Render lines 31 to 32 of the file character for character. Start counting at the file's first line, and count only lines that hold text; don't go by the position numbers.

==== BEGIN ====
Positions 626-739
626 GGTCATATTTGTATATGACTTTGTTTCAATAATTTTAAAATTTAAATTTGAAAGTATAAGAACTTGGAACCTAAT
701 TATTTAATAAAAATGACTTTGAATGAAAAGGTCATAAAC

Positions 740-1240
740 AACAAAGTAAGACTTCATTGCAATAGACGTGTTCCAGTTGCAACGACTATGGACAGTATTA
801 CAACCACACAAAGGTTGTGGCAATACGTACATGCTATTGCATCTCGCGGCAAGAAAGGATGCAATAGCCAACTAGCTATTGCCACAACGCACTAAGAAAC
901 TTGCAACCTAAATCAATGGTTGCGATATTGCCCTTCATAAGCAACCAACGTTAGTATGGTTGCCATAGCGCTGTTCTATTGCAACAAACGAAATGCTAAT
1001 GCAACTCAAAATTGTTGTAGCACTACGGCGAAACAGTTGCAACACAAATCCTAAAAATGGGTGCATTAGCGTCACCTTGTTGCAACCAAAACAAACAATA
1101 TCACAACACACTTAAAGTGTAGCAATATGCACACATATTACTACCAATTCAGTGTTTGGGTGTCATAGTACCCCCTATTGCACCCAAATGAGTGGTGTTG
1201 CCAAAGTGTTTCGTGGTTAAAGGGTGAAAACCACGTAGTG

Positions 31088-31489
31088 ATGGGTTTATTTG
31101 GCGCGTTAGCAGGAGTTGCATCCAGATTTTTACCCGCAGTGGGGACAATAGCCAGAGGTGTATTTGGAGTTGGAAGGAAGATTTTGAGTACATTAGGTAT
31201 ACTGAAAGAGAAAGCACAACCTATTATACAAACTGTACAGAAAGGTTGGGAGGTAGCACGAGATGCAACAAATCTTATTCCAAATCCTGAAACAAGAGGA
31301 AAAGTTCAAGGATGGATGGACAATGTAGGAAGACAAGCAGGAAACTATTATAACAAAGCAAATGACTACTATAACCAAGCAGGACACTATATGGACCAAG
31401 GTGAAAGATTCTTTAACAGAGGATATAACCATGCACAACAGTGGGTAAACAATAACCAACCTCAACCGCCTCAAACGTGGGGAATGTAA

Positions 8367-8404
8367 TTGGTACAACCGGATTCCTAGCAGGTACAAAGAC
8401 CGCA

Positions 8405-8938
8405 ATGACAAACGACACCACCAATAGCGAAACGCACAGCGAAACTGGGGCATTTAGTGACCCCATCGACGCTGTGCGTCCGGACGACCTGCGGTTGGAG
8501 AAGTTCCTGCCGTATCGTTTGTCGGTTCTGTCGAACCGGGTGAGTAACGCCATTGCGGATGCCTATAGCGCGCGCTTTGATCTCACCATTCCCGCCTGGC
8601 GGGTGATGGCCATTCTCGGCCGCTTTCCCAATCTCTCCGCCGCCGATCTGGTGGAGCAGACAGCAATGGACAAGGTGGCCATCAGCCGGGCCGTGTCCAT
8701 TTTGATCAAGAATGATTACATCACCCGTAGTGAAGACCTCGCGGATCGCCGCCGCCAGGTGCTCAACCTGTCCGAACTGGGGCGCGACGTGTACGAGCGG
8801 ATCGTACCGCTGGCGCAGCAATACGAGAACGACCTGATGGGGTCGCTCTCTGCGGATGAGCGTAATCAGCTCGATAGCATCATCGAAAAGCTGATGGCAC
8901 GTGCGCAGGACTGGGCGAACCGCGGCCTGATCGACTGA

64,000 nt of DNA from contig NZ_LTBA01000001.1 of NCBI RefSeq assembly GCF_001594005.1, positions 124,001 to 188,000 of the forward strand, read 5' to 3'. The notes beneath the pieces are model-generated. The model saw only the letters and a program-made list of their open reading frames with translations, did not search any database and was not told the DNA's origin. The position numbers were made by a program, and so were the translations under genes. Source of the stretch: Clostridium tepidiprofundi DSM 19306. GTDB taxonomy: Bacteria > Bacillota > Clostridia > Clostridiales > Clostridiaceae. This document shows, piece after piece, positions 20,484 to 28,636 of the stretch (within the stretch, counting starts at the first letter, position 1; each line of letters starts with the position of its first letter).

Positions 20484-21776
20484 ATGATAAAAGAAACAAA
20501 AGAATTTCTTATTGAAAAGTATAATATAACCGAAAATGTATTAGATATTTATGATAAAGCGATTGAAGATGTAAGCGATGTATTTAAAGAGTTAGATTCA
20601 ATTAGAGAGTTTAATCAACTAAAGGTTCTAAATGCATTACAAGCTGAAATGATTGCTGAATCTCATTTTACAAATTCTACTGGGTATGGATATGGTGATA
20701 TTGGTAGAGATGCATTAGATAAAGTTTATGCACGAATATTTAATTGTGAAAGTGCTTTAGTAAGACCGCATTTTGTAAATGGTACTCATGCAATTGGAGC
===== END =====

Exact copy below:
20601 ATTAGAGAGTTTAATCAACTAAAGGTTCTAAATGCATTACAAGCTGAAATGATTGCTGAATCTCATTTTACAAATTCTACTGGGTATGGATATGGTGATA
20701 TTGGTAGAGATGCATTAGATAAAGTTTATGCACGAATATTTAATTGTGAAAGTGCTTTAGTAAGACCGCATTTTGTAAATGGTACTCATGCAATTGGAGC